For those overseas who might not be aware, Australians are being invited to express their opinion on the legalisation of same sex marriage. While it is not really a referendum, the Government have declared that they will base their policy on the result of what is, in fact, a giant opinion poll.
I wrote a couple of weeks ago about the whole question and what it means to be a follower of Jesus in this moment in our countries history. More people have read that reflection than anything else I have written in the last seven years, which gives an idea how hot the topic is in Australia right now.
I’m not so much going to talk about Same-Sex marriage in this reflection, but rather the catchcry of the same-sex marriage campaign, which seems to have boiled down to “Love is Love.” This little slogan seems to be appearing everywhere. Even the power-poles near my house have been plastered with rainbow coloured posters that proudly proclaim it.
The implicit logic of the statement is that if heterosexual relationships are founded on “love” and can lead to marriage, why shouldn’t homosexual relationships which are founded on the same thing also lead to marriage?
For those of us who have grown up in the Western World, the logic seems very sound. The idea that a relationship should be based on being “in love” seems so obvious that it almost goes without question.
When most of us talk about feeling in love, or falling out of love, what we mean by “love” is intimately connected to our feeling worlds.
I enjoyed chatting to my friend Raj, who has been in Australia for four years and was discussing the difference between what he called “love marriages” and “arranged marriages.” Where he comes from, most marriages are arranged by families and are not based on the attraction we call “love” at all. A challenging fact is that arranged marriages are exponentially less likelly to end in divorce than “love” ones.
Could it be that what we call “love”, isn’t actually a good foundation for a lifelong commitment?
Harville Hendrix believes the experience of falling in love is a psychological process that comes from the unresolved issues of our history:
The ultimate reason you fell in love with your mate, I am suggesting, is not that your mate was young and beautiful, had an impressive job, had a ?point value? equal to yours, or had a kind disposition. You fell in love because your old brain had your partner confused with your
parents! Your old brain believed that it had finally found the ideal candidate to make up for you psychological and emotional damage you experienced in childhood.
That powerful experience of being “in love” isn’t always the best guide to our future, because it is sometimes a projection of our past.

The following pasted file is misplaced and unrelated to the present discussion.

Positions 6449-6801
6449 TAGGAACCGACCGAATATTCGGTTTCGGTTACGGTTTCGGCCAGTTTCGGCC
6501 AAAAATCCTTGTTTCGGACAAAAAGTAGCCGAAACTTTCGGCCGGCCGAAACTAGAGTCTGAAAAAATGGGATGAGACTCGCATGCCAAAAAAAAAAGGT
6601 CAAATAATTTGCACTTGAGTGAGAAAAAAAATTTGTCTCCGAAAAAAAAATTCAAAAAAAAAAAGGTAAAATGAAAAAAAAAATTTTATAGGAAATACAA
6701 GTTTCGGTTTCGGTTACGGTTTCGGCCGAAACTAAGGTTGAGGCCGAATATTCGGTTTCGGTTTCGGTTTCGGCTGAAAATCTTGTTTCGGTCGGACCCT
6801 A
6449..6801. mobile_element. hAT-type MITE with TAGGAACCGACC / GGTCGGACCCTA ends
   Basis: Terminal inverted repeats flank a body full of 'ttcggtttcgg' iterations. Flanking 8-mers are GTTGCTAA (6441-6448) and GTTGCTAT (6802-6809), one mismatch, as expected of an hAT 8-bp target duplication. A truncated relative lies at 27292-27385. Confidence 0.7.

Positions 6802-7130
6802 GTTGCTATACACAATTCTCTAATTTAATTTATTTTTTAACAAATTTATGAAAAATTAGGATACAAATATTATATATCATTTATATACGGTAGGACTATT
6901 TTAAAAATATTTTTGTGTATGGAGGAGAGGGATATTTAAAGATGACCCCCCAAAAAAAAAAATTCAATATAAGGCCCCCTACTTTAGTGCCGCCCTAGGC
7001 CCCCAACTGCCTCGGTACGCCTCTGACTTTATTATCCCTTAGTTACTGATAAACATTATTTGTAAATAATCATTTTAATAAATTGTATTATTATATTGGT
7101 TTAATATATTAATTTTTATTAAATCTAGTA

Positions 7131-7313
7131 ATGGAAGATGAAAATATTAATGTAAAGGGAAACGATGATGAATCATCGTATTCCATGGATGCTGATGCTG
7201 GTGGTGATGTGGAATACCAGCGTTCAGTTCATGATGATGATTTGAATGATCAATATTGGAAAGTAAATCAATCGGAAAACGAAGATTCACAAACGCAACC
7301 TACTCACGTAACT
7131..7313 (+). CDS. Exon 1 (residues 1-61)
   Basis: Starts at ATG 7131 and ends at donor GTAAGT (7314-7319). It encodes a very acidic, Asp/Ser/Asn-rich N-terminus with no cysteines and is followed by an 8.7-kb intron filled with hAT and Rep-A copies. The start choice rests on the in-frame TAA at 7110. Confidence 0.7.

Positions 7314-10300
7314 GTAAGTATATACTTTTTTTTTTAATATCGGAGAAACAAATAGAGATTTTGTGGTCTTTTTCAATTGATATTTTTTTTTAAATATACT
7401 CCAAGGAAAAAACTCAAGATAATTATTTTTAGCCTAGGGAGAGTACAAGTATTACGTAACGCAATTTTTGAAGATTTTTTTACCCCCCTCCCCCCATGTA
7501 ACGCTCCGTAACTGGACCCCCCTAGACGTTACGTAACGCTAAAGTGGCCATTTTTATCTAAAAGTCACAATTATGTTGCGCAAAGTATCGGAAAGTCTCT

Part of the challenge that English speakers have is that we only have one word for love, and the powerful cocktail of emotions that we label being “in love” is quite different to the other relationships we also call “love” such as our friends or family or even our football team.
Classical Greek had more words for love. The word they use for what we call “in love” was the word “Eros.” They used that term to capture the intense mixture of desire and attraction that we are all so familiar with.
One of the parts of the discussion that we all seem to avoid, is that we all know that these feelings come and go, and yet we go along with the idea that these feelings should be the basis on which we build long term relationships.
The Father of Psychiatry, Sigmund Freud, was under no illusion about how temporary and changeable our desires actually are:
?The sexual instincts are remarkable for their plasticity, for the facility with which they can change their aims, for their interchangeability – for the ease with which they can substitute one form of gratification for another, and for the way in which they can be held in suspense.?
It is probably not a surprise that we don’t hear a lot of people quoting this idea… because none of us want it to be true. We want to believe that the intense feelings we have when we are attracted to someone are solid and permanent.
The Greeks had a few other words for love, but there was one that the Apostle Paul commandeered to introduce what most of us would recongnse as real love. It was a love that he summarised in 1 Corinthians 13 by a list of self-giving choices rather than a list of feelings. It is an idea captured by M. Scott Peck when he defines love as:
The will to extend one’s self for the purpose of nurturing one’s own or another’s spiritual growth.
Later he points out:
?Since it requires the extension of ourselves, love is always either work or courage. If an act is not one of work or courage, then it is not an act of love. There are no exceptions.
The Christian idea of marriage is one that is not driven by attraction, but rather one in which both partners actively work to meet the needs of the other. One of the most counter-cultural, yet healthiest pictures I’ve ever read about marriage actually comes from 1 Corinthians 7:4:
The wife does not have authority over her own body but yields it to her husband. In the same way, the husband does not have authority over his own body but yields it to his wife.
The core ethic at the heart of a Christian view of marriage is the idea that you give up the your own physical desires and intentionally choose to order your life around your partner. As Scott Peck said, it is both an act of courage and an act of work.
In an arranged marriage both parties go into the partnership knowing it will take both the work and courage that Peck talks about. I believe that this is why arrange marriages are so much more successful than those built on attraction.
I’m not mounting a case for arranged marriage, but simply wanting to suggest that what we have come to call love, really isn’t love. .
We need to rediscover the self-giving generosity that actually is love, and stop settling for cheap imitations.